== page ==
I took the bag inside, and looked at the nutrition label for kicks. I had, in the course of a few hours, consumed 1600 calories. A snack of 1600 calories! I decided not to eat dinner. I felt bloated and still queasy. I shook the empty bag to make sure no more were inside. I woke up in the middle of the night. I was starving. I ate two protein bars.

I vowed to eat light the next day.

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Friday, January 24, 2014

Chasing bacon and hot dogs for charity

Posted By on Fri, Jan 24, 2014 at 11:17 AM

  • Courtesy

Ah, the riches that come to those who open their hearts to the suffering of others! Bacon, for example. If you love cardiovascular exercise and bacon, you won't want to miss the March 22 Bacon Chase, benefiting St. Jude Children's Research Hospital. The gimmick:

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Tuesday, January 14, 2014

Help a former chef find escargot, Oysters Rockefeller, and chicken fried right

Posted By on Tue, Jan 14, 2014 at 11:31 AM

Thomas Nasts 1877 depiction of the snail-paced Congress of that year. Some things never change.
  • Wikimedia Commons/Thomas Nast
  • Thomas Nast's 1877 depiction of the snail-paced Congress of that year. (Some things never change.)
A longtime, now retired Atlanta chef wrote me yesterday asking for a few "bests" in the city. She's headed for extensive oral surgery and wants to eat a few of her favorite classic dishes beforehand - preferably cheap.

She's looking for Oysters Rockefeller. I'm clueless on this one. It's a dish I totally OD'd on in my 20s. My constantly-absinthe-hunting first partner made the dish at least once a week. (I used to call him Isak, after Isak Dinesen, whose weight-loss diet consisted of oysters and champagne.)

She's also looking for a good classic escargot en croute. I've only eaten escargot a couple of times in recent years - at Atmosphere and at Kevin Rathbun Steak. (Both were good, even though the dish always reminds me of a scary childhood neighbor who used to raise snails in her garden.)

Finally, she wants the best fried chicken in town. She specifies that it be "juicy but with skin that is chicken, not all crunchy batter." I'm not sure about that, either, but I do love the fried chicken at Cardamom Hill, the Colonnade, Carver's, and Busy Bee. I'd include Popeyes, but it's super-battered. (She's already hit Mary Mac's, where the chicken was "dry but the skin was right.")

Any suggestions will be appreciated.

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Thursday, January 2, 2014

Root City Market Faces #2: Jessamine Starr, Xanna Kidd, Laura Curtis, Paris Renata,

Posted By on Thu, Jan 2, 2014 at 2:20 PM

Last week's Root City Market turned out 1,000 shoppers in a few hours. I went mainly for the food, but I was tempted by a table of three poets. You gave them a topic, and they wrote you a poem. There was a line - they wrote 60 poems total - so I decided to forgo the adventure. I stuck to the food.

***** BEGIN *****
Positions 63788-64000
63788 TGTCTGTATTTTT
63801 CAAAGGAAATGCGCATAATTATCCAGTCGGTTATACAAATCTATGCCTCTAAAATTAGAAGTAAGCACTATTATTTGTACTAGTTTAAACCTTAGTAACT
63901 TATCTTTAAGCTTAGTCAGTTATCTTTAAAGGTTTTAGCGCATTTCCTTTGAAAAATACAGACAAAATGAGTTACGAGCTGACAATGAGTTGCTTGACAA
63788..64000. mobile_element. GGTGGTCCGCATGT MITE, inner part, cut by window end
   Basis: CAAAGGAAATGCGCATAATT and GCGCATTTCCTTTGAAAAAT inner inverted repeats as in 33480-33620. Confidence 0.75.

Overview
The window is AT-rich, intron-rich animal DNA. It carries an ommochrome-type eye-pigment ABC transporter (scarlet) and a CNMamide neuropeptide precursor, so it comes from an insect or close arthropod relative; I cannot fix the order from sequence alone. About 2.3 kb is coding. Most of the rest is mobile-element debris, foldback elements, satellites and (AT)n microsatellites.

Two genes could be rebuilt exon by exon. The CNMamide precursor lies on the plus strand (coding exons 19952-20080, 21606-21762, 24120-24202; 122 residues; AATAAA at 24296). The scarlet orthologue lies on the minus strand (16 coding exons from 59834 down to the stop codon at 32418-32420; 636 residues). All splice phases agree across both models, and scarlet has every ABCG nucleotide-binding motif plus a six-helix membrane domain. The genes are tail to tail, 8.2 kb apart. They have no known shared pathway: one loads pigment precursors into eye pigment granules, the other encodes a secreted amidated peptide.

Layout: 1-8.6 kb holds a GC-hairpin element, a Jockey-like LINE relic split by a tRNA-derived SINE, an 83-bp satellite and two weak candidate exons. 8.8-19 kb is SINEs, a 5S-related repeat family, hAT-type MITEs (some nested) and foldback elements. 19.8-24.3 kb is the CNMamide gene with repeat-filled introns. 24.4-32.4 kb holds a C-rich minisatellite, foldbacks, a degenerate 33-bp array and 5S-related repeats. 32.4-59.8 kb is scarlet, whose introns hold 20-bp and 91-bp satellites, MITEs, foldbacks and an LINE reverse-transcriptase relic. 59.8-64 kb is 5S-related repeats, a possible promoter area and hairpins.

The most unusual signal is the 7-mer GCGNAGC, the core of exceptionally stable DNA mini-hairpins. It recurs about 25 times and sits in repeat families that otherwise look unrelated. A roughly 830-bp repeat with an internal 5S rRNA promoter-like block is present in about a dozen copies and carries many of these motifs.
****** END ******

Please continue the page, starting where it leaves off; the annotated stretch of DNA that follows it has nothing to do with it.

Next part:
Xanna Kidd, owner of XK Macarons, sold 700 of her addictive meringue cookies. I looked for one of her lavender-flavored regulars but couldn't find one. So I settled on the tangy-sweet gingerbread. The macaron, of course, has recently reached if not exceeded the faddish proportions of the still-but-not-quite-so-fashionable cupcake. The macaron is to the cupcake as airiness is to density, as spirit is to soul, as insatiability is to satiety, as calories are to mega-calories. You can find Laura's macarons at Mae's Bakery in Buckhead.

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Thursday, December 19, 2013

Palm-sized pralines from Ratio Bakeshop

Posted By on Thu, Dec 19, 2013 at 7:24 AM

The Grant Park Farmers Market finishes up for the year this Sunday, Dec. 22. It will resume in April. I hit the market, almost directly across from my home, last week and ran into Chris Flores (above) of Ratio Bakeshop. I interviewed him last summer when he first went into business.

I got a praline as big as the palm of my hand, a croissant filled with goat cheese, and an over-sized regular croissant. The two croissants - buttery, crispy, and chewy - were state-of-the-art. The praline, lumpy with pecan halves, was an exercise in total excess. I can't get it out of my mind.

I also bought my usual container of green sauce from Zocalo and some radishes, collards, and apples from other vendors. I pan-fried a pork tenderloin, deglazed the pan with the green sauce and scattered radish slices atop the sliced meat. I used more of the radishes in a dish of tofu with kimchi amd a few collards.

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Monday, December 9, 2013

Food and academia: Full converstion with Daryl White

Posted By on Mon, Dec 9, 2013 at 10:10 AM

My last Grazing column took on the subject of food studies in academia. It was inspired by my friend Daryl White. He is a professor of anthropology at Spelman and chair of the department of sociology and anthropology. He and his colleague Kimberly Jackson have created a new minor in food studies at Spelman. Following are Daryl's responses to questions I emailed him. Warning: much of this is in academic lingo.

What will the new minor be called and what will the course work look like?

It will be called "Interdisciplinary Minor in Food Studies." It will have a required intro: (1) my Food & Culture course; (2) five electives from a growing list of either new food courses or extant courses across campus with food modules; and (3) a final research, internship, or social service "capstone." We will present the minor to Spelman's curriculum committee after which it will be official; but some students are already taking food courses in anticipation.

And why do this? What's the motivation?

A confluence of things: First, across academia there is a push for "interdisciplinarity," approaching the status of mandate. Second is Spelman's focus on recreating some topic-based, interdisciplinary seminar courses that center on black women's lives. Third, there's food's growing popularity in academia.